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Search results for "Discontinuities, Gaps, and Hand-Off Problems"
Journal Article > Commentary
Volpp KG, Landrigan CP. JAMA. 2008;300:1197-1199.
The Accreditation Council for Graduate Medical Education's 2003 regulations limiting housestaff duty hours have generated an expansive field of research into their impact on fatigue, workload, clinical outcomes, and patient safety. This commentary aims to put the current research into a practical context and provides eight priorities that should guide teaching institutions in their efforts to balance both physician and patient safety. The authors highlight alternative staffing models (e.g., no more 24-hour shifts), improved sign-out procedures, greater monitoring and evaluation of duty hour changes, the importance of adequate supervision and workload intensity, and better designed financial incentives to promote successful policy change. The Agency for Healthcare Research and Quality (AHRQ) has sponsored an Institute of Medicine (IOM) committee to review the important research and related issues around work hour restrictions.
Journal Article > Commentary
Collins Sharp BA, Clancy CM. J Nurs Care Qual. 2008;23:97-100.
This AHRQ commentary describes research findings linking nurses' working environment (including organizational climate, staffing, overtime, and fatigue) to patient outcomes.
Journal Article > Study
Landrigan CP, Czeisler CA, Barger LK, et al. Jt Comm J Qual Patient Saf. 2007;33(suppl 1):19-29.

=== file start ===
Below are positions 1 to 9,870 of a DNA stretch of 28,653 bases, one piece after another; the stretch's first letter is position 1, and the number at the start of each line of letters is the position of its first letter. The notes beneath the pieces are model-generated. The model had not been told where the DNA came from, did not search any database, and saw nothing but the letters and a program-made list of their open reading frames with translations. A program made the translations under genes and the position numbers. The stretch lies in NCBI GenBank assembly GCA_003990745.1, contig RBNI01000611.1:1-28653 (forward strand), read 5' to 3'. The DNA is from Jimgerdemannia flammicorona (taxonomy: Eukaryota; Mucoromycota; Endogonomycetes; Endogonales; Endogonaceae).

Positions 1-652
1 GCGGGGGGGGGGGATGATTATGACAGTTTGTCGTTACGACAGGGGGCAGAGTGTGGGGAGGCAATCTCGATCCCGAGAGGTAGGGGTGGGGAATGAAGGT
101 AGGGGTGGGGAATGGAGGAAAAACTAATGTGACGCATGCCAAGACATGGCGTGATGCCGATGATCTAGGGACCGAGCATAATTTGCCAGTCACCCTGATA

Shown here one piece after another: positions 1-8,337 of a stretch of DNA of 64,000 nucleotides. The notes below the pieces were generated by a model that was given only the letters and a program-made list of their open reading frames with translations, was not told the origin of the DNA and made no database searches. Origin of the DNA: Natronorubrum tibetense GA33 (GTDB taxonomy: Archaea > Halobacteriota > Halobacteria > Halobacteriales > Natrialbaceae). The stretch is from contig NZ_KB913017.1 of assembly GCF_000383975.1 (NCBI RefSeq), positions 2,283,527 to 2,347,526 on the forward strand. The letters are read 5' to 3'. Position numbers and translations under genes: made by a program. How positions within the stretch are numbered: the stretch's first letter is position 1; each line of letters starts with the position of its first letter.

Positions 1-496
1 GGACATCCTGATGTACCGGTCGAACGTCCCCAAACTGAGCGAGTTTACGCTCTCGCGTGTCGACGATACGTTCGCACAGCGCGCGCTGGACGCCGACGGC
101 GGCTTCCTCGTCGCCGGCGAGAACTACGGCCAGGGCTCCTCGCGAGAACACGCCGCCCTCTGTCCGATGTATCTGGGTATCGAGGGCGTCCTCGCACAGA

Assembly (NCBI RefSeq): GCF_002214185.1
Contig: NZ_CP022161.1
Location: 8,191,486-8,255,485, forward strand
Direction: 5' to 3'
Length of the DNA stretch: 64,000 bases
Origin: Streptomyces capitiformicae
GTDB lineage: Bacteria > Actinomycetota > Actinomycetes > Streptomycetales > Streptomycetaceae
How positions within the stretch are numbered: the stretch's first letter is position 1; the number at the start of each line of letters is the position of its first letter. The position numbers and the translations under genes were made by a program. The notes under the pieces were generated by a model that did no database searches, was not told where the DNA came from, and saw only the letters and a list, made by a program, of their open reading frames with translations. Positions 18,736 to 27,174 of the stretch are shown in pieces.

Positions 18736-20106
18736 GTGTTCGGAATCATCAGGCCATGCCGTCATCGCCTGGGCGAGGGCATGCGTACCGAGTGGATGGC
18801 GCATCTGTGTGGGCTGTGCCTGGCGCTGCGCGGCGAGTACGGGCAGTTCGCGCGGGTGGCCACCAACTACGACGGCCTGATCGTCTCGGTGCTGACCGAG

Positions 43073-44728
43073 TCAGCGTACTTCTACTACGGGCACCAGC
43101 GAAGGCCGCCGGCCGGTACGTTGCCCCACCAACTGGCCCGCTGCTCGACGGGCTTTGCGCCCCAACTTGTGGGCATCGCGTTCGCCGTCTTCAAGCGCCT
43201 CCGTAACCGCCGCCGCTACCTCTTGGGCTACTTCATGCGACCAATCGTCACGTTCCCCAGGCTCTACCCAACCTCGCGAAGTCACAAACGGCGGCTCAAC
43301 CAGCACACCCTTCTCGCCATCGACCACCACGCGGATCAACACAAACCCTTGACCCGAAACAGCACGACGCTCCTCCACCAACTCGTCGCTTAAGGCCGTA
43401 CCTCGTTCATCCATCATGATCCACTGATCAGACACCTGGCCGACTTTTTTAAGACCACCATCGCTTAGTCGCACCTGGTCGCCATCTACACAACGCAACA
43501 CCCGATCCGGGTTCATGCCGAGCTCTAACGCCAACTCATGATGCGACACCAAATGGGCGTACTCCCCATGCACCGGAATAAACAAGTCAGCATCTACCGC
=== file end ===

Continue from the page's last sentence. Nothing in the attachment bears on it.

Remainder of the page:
Efforts to comply with resident work-hour restrictions have placed a significant burden on hospitals and training programs, particularly in addressing the impact of these restrictions on patient safety. This AHRQ-supported study provides a framework to address the scheduling practices that aim to minimize sleep deprivation, optimize teamwork, and promote patient safety. The authors share a number of case examples and discuss policy implications around developing evidence-based scheduling and systematic culture change. This study's lead author, Dr. Christopher Landrigan, was featured in a past AHRQ WebM&M conversation that discussed the role of sleep deprivation in residency training and its effect on medical errors.
Journal Article > Review
Caruso CC, Bushnell T, Eggerth D, et al. Am J Ind Med. 2006;49:930-942.
The authors reviewed literature and sought expert opinion to identify the reasons for and effects of long working hours, then identified research needed to pinpoint employee groups most at risk for negative consequences.
Thompson D, Holzmueller C, Hunt D, Cafe C, Sexton B, Pronovost PJ. Jt Comm J Qual Patient Saf. 2005;31:476-479.
The authors describe a tool to support reliable communication at shift change and promote improved patient safety. The project was supported by the Agency for Healthcare Research and Quality (AHRQ).